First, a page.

According to the Global Wind Energy Report 2023 of the Global Wind Energy Council, India has the potential to develop into a major hub for wind energy manufacturing worldwide. (GWEC).
GS Paper-3: Economic Development, Biodiversity, Environment
Discuss the obstacles that must be overcome in order to overcome the potential for growth in the Indian wind energy sector. (250 Words)
- According to the report, India needs to develop a plan for a dependable raw material supply chain in order to strengthen its position in the wind energy manufacturing industry.
- India is the world’s second-largest market for gearbox manufacturing and the second-largest supplier of blades and generators in the Asia-Pacific (APAC) region, with an annual manufacturing capacity of 10–12 GW for wind turbine generators.
- As a result of recent global events, such as the diversification of supply chains by American and European turbine OEMs to ensure supply security in the wake of COVID-19, India has taken a more significant position in the world’s wind supply chain.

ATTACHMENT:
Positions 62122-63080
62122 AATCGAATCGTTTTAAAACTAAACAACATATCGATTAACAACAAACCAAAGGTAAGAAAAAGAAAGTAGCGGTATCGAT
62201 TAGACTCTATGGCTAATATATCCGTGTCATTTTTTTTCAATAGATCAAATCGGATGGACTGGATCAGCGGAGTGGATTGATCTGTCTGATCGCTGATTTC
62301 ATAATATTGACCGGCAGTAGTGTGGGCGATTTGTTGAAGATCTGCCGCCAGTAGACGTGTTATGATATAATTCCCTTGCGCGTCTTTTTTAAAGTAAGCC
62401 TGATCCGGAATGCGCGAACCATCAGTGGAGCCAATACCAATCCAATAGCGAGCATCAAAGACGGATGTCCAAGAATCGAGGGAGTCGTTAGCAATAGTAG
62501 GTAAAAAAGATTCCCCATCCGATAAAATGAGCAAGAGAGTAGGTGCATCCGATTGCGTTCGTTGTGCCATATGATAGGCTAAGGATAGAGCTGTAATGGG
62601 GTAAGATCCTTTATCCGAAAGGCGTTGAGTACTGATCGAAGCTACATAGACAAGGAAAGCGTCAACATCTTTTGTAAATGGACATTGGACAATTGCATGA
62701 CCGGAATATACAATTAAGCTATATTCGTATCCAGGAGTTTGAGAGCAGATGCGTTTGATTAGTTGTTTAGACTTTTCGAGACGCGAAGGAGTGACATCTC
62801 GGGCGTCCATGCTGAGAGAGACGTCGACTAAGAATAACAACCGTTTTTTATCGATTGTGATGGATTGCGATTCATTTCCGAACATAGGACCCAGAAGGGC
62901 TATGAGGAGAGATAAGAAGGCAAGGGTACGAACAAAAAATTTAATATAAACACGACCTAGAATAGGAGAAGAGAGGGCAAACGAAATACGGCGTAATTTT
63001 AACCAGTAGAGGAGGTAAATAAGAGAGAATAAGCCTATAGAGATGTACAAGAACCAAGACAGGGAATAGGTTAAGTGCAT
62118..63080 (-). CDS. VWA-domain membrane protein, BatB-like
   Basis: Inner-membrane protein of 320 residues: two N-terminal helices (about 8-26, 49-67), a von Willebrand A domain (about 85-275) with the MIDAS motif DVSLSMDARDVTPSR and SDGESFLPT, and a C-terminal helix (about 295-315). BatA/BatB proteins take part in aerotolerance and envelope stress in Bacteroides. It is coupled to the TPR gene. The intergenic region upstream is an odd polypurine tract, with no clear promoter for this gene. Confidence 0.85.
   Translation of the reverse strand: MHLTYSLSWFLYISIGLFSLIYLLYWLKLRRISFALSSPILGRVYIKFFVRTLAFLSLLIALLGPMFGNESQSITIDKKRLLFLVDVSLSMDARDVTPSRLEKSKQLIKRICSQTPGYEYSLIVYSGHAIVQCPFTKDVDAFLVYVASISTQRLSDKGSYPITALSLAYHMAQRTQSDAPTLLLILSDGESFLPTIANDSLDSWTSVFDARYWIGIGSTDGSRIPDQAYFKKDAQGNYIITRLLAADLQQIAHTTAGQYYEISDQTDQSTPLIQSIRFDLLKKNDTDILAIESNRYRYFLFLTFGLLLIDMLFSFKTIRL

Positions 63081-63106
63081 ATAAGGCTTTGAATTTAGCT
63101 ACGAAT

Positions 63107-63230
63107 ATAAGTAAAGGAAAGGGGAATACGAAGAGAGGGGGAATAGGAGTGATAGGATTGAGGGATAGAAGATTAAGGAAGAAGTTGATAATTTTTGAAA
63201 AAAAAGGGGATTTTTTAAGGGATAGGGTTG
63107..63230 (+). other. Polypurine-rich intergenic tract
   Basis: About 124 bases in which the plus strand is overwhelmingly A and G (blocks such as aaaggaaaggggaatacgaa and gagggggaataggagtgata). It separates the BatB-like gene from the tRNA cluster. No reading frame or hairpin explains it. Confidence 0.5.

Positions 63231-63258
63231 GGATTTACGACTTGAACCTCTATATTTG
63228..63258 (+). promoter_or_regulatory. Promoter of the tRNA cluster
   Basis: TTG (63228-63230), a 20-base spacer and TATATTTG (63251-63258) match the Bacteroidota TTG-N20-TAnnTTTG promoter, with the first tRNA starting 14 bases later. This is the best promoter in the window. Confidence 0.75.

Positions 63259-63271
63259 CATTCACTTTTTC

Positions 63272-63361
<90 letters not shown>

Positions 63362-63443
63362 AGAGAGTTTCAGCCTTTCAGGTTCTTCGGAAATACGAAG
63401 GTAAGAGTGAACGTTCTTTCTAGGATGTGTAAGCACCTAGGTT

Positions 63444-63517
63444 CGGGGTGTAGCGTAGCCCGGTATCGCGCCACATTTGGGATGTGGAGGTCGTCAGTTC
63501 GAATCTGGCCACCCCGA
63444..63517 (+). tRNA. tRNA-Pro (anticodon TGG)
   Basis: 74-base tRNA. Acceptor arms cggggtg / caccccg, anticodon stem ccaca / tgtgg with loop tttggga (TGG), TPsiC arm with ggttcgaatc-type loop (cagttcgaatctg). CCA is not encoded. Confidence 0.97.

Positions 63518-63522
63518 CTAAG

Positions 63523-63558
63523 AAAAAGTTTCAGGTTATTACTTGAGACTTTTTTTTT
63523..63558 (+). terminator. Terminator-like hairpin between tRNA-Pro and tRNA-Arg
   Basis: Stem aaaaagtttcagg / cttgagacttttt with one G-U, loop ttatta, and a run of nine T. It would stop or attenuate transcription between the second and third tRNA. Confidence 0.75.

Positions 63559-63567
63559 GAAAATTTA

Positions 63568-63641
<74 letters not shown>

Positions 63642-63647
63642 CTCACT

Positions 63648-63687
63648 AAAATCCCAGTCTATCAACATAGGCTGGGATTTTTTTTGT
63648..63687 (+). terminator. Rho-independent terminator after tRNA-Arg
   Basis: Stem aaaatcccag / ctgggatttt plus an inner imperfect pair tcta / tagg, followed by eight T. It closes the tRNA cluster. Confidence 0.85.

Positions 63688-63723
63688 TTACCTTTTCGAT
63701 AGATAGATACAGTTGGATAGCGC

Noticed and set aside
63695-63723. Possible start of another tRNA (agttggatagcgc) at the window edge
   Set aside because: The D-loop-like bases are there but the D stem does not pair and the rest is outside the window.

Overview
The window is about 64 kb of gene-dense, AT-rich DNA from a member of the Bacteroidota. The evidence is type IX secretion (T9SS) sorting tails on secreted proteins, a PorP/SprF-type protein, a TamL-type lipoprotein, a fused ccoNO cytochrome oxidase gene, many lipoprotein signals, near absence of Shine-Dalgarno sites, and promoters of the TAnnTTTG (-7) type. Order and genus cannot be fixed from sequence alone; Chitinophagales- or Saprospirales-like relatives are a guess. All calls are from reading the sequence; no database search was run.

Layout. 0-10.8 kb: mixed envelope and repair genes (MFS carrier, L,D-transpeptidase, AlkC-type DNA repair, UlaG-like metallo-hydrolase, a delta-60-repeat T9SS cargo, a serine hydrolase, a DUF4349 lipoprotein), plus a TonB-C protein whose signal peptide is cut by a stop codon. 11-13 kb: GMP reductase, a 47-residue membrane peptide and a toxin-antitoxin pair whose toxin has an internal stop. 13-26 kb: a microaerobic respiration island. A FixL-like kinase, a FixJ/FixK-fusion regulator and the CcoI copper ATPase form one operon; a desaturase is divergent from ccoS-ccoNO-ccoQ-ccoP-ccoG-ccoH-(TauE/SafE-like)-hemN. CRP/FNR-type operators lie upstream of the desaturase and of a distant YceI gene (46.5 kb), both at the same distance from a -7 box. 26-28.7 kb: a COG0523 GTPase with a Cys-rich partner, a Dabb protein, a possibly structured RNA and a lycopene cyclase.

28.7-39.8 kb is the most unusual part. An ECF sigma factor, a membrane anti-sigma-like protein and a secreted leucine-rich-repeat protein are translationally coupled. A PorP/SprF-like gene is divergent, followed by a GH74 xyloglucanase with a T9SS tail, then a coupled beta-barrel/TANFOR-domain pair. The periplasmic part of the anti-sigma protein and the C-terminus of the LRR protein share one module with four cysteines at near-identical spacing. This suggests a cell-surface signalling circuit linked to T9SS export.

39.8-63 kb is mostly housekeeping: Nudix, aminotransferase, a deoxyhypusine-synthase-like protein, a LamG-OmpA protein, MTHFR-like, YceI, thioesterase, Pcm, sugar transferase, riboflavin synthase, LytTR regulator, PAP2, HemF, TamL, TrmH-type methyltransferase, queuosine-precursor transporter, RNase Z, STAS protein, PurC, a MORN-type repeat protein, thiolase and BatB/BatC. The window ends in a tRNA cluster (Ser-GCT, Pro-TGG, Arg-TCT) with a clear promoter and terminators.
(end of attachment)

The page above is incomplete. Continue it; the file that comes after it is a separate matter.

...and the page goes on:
- India needs a dependable raw material supply chain, including rare earth metals and non-standard steel, as well as for specialised tasks like casting and forging, in order to maintain its leadership position in the wind energy manufacturing industry.
- The report urges maintaining the current import duty exemption for machinery and parts made of non-Indian materials like balsa wood and pultruded carbon fibre.
- The report also emphasises the significant function that MSMEs, or micro, small, and medium-sized enterprises, play in the Indian wind manufacturing industry.
- For businesses involved in the onshore wind industry and those looking to enter the offshore wind manufacturing industry, the government should take into account targeted production-linked incentives.
- Wind turbines built and positioned on the land are referred to as onshore wind power.
- Offshore wind power is the term used to describe wind farms constructed on shallow water, typically in the ocean.
Favorable conditions for the generation of wind energy in India: